"No doubt it is true that as between a State and its inhabitants the State may regulate the killing and sale of such birds, but it does not follow that its authority is exclusive of paramount powers. * * * Valid treaties of course `are as binding within the territorial limits of the States as they *549 are elsewhere throughout the dominion of the United States.' Baldwin v. Franks [1887], 120 US 678, 683 [7 S Ct 656, 30 L Ed 766]. No doubt the great body of private relations usually fall within the control of the State, but a treaty may override its power." (Emphasis added.)

Thus, under the treaty power, the President may make determinations that affect the powers normally reserved to the state.

Second, our Court in Chosa relied on the fact that Indians were United States citizens and, thus, subject to all state laws. The Court stated (p 162):

"When one becomes a citizen of the United States, he casts off both the rights and obligations of his former nationality and takes on those which pertain to other citizens of the country. 11 C.J. p 786.

"Both because of the new citizenship and by the express terms of the statute under which the allotments were made, defendants became subject to the laws of the State, civil and criminal."

This contention was rejected by the United States Supreme Court in Puyallup Tribe v. Department of Game of Washington (1968), 391 US 392 (88 S Ct 1725, 20 L Ed 2d 689). Mr. Justice Douglas, speaking for the Court, stated (p 398):

"The right to fish `at all usual and accustomed' places may, of course, not be qualified by the State, even though all Indians born in the United States are now citizens of the United States." (Emphasis added.)

Thus, the foundations upon which Chosa rested have not stood the test of time. We think the better view is expressed by the court in State v. Arthur (1953), 74 Idaho 251 (261 P2d 135), which involved the prosecution of members of the Nez Perce Tribe of Indians for having killed deer out of season on national forest lands. The deer were within the *550 exterior boundaries of land ceded to the Federal government under a treaty of 1855 (12 Stat 957 [1855]). The state contended that the game and fish regulations did apply to the ceded land. The district court sustained defendant's demurrer and entered an order dismissing the action. The state Supreme Court affirmed. The court pointed out that the holdings in such cases as Ward v. Race Horse, supra, and Kennedy v. Becker, supra, have been repudiated by later cases. The court stated (pp 261, 262):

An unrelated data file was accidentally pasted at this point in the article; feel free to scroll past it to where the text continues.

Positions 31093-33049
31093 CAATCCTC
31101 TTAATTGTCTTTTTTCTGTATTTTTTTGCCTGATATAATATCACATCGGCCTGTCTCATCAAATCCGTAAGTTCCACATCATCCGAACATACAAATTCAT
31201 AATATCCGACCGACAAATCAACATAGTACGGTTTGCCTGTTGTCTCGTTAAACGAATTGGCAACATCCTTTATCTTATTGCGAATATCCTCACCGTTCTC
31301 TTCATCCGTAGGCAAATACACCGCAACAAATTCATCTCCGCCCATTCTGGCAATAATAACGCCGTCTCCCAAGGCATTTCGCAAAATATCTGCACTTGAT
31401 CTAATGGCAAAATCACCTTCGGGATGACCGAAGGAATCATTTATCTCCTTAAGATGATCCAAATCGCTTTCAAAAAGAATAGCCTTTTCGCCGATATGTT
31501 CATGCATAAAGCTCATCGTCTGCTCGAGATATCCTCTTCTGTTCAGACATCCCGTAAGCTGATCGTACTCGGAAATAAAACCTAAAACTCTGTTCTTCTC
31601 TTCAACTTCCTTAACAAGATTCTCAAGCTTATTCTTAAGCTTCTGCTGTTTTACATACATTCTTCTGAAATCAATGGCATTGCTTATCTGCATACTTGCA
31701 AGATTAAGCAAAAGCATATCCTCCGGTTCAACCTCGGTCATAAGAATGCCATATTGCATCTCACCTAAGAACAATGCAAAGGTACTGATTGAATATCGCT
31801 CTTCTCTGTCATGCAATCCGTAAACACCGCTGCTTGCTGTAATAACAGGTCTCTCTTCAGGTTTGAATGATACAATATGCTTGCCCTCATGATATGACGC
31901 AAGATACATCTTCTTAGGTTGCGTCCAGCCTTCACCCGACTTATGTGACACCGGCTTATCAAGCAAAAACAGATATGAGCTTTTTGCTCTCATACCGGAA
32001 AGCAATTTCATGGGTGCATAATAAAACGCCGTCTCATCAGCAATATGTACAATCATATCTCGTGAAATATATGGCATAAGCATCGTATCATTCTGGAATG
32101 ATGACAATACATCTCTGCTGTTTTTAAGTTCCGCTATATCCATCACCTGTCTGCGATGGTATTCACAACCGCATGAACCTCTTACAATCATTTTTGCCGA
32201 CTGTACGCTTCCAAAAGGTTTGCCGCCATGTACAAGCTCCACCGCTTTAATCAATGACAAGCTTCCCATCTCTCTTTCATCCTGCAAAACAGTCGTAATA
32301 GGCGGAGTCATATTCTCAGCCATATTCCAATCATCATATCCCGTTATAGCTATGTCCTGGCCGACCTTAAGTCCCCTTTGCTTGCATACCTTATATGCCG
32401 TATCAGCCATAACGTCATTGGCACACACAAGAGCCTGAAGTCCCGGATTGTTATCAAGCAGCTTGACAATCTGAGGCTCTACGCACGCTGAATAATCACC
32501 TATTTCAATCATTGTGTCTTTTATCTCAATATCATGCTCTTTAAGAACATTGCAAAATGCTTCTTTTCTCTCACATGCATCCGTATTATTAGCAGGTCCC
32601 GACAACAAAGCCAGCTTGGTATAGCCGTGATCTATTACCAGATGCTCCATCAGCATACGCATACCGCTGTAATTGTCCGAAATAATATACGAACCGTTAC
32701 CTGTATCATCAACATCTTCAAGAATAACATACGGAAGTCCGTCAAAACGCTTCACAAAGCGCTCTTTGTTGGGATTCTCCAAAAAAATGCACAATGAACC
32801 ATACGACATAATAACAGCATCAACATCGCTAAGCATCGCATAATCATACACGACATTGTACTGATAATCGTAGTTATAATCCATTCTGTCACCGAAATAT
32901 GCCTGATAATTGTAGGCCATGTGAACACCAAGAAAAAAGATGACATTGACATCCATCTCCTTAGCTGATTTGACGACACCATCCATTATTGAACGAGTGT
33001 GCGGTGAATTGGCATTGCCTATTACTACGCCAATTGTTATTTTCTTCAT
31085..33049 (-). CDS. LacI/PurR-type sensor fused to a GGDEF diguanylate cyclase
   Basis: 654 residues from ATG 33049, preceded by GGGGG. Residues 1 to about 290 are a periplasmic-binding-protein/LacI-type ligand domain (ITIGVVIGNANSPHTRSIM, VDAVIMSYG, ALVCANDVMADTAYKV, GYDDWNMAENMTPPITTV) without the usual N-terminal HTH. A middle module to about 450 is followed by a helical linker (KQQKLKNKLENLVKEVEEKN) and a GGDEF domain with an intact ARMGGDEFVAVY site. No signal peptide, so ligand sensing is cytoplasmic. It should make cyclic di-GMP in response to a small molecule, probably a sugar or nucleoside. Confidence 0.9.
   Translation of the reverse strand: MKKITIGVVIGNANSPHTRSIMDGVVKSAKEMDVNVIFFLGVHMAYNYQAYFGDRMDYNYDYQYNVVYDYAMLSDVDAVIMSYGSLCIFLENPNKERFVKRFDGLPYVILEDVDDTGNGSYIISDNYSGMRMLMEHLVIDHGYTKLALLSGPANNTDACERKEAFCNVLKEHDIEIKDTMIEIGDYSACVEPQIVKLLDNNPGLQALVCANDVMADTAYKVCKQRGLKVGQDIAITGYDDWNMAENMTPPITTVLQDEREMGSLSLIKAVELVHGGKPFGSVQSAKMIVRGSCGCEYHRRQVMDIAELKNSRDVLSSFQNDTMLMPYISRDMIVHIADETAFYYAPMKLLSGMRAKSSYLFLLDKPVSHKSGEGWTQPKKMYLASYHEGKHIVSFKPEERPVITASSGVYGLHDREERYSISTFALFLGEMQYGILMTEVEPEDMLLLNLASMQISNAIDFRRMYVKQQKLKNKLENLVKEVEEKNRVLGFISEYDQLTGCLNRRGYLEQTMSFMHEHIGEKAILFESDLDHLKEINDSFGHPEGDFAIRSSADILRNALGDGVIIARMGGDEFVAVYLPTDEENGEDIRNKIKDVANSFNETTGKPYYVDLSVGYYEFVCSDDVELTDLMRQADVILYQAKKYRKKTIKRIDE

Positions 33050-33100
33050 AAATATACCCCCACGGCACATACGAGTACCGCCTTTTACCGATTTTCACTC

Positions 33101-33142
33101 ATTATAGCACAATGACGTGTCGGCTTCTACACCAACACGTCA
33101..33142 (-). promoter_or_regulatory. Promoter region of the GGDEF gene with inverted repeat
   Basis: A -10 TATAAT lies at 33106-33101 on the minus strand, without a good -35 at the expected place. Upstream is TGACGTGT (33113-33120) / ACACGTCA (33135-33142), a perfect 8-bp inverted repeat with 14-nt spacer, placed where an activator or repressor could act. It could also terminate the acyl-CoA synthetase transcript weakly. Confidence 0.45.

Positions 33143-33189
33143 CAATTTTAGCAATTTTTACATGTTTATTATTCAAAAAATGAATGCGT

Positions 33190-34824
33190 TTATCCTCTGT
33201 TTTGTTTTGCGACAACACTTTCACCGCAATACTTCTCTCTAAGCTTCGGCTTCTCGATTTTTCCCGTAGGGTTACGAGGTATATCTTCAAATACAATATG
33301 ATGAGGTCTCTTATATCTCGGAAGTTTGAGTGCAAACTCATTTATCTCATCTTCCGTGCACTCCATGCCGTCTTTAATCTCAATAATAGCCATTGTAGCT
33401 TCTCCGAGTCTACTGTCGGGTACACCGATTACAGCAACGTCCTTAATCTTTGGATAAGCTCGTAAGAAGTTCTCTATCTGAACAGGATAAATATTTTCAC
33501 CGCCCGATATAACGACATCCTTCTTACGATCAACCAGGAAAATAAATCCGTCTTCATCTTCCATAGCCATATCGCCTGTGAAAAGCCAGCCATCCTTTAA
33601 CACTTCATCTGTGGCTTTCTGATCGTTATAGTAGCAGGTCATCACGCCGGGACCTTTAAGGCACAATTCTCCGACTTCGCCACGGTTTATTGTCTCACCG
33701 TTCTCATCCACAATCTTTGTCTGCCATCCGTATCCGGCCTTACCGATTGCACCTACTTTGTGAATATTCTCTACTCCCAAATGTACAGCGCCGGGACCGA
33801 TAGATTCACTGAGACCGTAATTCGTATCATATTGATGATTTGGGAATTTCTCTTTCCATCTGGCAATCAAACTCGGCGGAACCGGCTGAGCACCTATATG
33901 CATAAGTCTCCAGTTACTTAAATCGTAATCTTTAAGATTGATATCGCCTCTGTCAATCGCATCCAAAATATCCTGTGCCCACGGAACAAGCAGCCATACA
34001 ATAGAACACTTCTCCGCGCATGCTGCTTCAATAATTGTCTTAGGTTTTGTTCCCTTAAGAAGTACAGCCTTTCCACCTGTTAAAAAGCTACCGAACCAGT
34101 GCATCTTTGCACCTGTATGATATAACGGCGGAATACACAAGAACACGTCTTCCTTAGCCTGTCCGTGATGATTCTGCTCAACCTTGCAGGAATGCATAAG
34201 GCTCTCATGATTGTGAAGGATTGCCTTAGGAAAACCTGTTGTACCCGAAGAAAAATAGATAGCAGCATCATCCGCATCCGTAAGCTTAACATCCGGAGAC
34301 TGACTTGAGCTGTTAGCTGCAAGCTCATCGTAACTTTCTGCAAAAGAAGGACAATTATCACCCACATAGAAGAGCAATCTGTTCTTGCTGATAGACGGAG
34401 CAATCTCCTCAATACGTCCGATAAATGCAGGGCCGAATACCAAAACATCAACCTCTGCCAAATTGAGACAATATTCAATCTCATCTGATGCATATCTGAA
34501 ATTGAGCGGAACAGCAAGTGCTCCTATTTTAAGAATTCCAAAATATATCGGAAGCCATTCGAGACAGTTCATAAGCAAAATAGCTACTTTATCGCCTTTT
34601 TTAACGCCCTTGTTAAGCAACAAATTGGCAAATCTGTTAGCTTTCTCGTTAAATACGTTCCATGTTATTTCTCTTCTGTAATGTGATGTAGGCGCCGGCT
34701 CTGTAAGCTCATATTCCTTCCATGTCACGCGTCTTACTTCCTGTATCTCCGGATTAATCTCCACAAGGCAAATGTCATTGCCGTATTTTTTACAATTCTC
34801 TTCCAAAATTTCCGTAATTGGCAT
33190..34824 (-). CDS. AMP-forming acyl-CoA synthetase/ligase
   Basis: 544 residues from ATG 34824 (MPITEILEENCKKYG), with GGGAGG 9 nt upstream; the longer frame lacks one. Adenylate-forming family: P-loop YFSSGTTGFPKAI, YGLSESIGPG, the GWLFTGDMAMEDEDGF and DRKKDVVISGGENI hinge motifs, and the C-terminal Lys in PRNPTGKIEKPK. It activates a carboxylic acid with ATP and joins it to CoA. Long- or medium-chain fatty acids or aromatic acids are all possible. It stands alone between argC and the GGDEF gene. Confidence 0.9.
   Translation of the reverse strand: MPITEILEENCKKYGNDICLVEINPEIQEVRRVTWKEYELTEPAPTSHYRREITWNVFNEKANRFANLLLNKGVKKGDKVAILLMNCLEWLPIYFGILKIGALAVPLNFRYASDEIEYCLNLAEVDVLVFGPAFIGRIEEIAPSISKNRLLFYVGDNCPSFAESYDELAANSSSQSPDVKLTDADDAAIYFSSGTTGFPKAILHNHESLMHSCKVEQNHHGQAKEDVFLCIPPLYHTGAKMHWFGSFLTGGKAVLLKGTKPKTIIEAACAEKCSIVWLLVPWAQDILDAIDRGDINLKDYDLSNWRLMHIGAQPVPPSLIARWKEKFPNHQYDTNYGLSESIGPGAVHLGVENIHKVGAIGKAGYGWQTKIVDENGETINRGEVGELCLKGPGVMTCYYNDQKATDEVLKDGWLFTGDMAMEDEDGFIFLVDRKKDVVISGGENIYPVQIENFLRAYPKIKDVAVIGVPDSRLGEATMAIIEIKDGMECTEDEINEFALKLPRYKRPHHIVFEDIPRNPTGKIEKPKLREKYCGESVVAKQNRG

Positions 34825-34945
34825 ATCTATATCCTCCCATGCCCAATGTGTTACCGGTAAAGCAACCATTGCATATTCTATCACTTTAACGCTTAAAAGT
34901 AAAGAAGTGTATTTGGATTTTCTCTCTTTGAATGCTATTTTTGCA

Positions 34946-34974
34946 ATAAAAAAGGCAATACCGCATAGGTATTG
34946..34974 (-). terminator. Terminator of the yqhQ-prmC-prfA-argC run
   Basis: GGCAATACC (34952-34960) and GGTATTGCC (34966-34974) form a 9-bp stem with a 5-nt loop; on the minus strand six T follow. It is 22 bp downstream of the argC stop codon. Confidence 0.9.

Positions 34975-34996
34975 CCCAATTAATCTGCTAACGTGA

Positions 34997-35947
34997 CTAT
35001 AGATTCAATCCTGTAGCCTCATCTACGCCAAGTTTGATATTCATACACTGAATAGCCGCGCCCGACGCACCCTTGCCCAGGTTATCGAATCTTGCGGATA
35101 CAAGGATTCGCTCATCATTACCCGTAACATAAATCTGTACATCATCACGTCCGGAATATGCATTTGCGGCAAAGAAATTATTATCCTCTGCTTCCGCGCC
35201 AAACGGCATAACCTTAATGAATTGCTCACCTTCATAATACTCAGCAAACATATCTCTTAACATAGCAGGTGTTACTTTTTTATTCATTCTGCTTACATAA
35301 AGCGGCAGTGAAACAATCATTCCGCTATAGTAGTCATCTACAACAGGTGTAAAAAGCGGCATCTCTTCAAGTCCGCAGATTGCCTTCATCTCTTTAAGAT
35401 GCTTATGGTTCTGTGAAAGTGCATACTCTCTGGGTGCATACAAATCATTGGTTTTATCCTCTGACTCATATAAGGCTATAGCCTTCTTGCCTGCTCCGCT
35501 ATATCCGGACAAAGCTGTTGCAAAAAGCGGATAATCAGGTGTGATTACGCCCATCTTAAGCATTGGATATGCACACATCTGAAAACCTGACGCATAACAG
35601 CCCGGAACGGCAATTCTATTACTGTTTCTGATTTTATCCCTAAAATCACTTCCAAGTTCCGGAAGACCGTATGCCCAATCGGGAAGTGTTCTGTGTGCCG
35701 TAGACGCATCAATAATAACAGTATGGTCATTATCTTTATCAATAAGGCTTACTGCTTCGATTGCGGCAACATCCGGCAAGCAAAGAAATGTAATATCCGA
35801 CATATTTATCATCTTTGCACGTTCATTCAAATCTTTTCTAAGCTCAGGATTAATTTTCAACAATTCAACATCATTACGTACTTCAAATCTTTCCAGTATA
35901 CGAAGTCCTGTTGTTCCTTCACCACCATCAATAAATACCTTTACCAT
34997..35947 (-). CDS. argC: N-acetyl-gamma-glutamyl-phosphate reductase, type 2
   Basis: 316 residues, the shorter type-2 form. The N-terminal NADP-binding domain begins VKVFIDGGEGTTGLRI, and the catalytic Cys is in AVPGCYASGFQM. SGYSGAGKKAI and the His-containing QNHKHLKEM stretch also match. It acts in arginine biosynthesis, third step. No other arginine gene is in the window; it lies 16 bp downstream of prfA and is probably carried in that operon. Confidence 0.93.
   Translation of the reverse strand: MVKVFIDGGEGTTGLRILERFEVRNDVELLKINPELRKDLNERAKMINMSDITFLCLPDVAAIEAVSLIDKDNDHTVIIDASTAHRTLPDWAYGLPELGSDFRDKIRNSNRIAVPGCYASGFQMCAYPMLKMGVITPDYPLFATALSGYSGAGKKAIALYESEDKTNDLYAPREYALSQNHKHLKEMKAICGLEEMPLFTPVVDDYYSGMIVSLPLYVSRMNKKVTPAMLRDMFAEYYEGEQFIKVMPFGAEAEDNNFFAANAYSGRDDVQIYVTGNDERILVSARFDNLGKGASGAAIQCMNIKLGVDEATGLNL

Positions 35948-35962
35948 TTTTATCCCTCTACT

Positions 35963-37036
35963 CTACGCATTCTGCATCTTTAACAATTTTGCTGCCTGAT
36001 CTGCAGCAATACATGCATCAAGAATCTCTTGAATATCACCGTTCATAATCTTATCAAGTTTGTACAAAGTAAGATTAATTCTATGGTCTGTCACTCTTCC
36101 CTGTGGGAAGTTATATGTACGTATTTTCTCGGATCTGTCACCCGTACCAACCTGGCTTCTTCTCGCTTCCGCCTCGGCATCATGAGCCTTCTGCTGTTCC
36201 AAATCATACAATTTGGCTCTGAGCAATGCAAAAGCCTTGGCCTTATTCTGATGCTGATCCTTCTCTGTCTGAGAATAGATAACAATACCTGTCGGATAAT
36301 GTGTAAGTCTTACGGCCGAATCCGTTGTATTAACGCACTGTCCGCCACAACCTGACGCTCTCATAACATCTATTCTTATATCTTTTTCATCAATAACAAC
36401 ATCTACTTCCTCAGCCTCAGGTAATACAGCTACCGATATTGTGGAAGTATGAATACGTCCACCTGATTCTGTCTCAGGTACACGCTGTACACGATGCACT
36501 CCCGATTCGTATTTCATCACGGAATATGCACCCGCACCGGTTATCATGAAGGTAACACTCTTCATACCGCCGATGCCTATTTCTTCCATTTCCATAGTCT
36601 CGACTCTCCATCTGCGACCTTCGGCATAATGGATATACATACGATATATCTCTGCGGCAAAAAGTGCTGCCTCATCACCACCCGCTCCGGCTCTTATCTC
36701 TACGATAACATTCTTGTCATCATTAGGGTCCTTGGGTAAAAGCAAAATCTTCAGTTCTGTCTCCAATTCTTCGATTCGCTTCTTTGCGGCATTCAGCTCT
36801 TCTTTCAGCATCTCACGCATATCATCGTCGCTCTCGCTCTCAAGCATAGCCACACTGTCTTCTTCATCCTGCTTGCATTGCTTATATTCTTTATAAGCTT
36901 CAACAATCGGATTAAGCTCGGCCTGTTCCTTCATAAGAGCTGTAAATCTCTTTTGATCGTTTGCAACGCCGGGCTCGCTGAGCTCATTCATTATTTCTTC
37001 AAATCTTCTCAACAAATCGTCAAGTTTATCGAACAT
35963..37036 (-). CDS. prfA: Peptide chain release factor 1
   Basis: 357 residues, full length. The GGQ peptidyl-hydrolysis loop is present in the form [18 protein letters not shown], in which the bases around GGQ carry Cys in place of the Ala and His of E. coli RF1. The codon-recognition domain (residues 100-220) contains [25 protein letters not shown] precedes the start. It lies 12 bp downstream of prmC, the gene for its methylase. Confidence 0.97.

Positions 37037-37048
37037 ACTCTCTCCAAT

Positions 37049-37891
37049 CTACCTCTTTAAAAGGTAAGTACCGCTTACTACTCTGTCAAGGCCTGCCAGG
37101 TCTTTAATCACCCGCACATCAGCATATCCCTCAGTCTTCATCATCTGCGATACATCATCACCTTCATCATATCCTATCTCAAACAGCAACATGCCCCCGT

"If the right exists in the State to regulate the killing of game upon open and unclaimed lands ceded by the Nez Perce Indians to the United States, it follows that such right is to be exercised under the police power of this state. Generally stated, the police power under the American constitutional system has been left to the states. * * * That the State has and may exercise such power generally is not the question * * *.

"[T]he statute of any state enacted pursuant to its police power which conflicts with any treaty of the United States constitutes an interference with matters that are within the exclusive scope of federal power and, hence, cannot be permitted to stand. 16 CJS, Constitutional Law, § 196, page 565; the treaty being superior to a particular state law and regulation, though the state law and regulation involved is otherwise within the legislative power of the state, the rights created under the treaty cannot thus be destroyed."

At pages 264, 265, the court further stated:

"One of the primary purposes of licensing in reference to fishing and hunting is to conserve wild life; the law is essentially a regulatory act rather than a revenue act. * * * While both fishing and hunting are primarily sport and recreation for most fishermen and hunters, this is not so with respect to the Indians; they have always fished and hunted to *551 obtain food and furs necessary for their existence and have been controlled as to the time when and the area where and the amount of catch or kill by the exigencies of the occasion; while no doubt this was more so in 1855 than it is now, the fact remains that it is to a lesser extent also true today; be that as it may, their rights reserved in this respect should be determined in the light of conditions existing at the time of the treaty and the manifest intent of all contracting parties at that time. * * * If the position of the State is sustained the assurance given by Governor Stevens that they could kill game when they pleased and the provision of the treaty reserving to them the right to hunt upon open and unclaimed lands is no right at all. Out of the solemn obligations of the treaty, and the express reserved property right which never passed from the Indians to anyone and which the federal government has never extinguished but has expressly recognized before and after Idaho was admitted to the Union, the Nez Perce would now have no right in any respect different than that enjoyed by all others, except perhaps the freedom from the burden of a license fee. This was never intended under the broad, fair and liberal construction of the treaty. The Supreme Court of the United States has recognized and expressly held that the Indian treaty fishing provisions accorded to them rights which do not exist for other citizens. * * * What are such rights under the State's theory? Perhaps to hunt without a license. If such rights exist as to fishing most assuredly they exist as to hunting. If the State can regulate the time of year in which they may hunt then they are accorded no greater rights in this respect than exist for other citizens.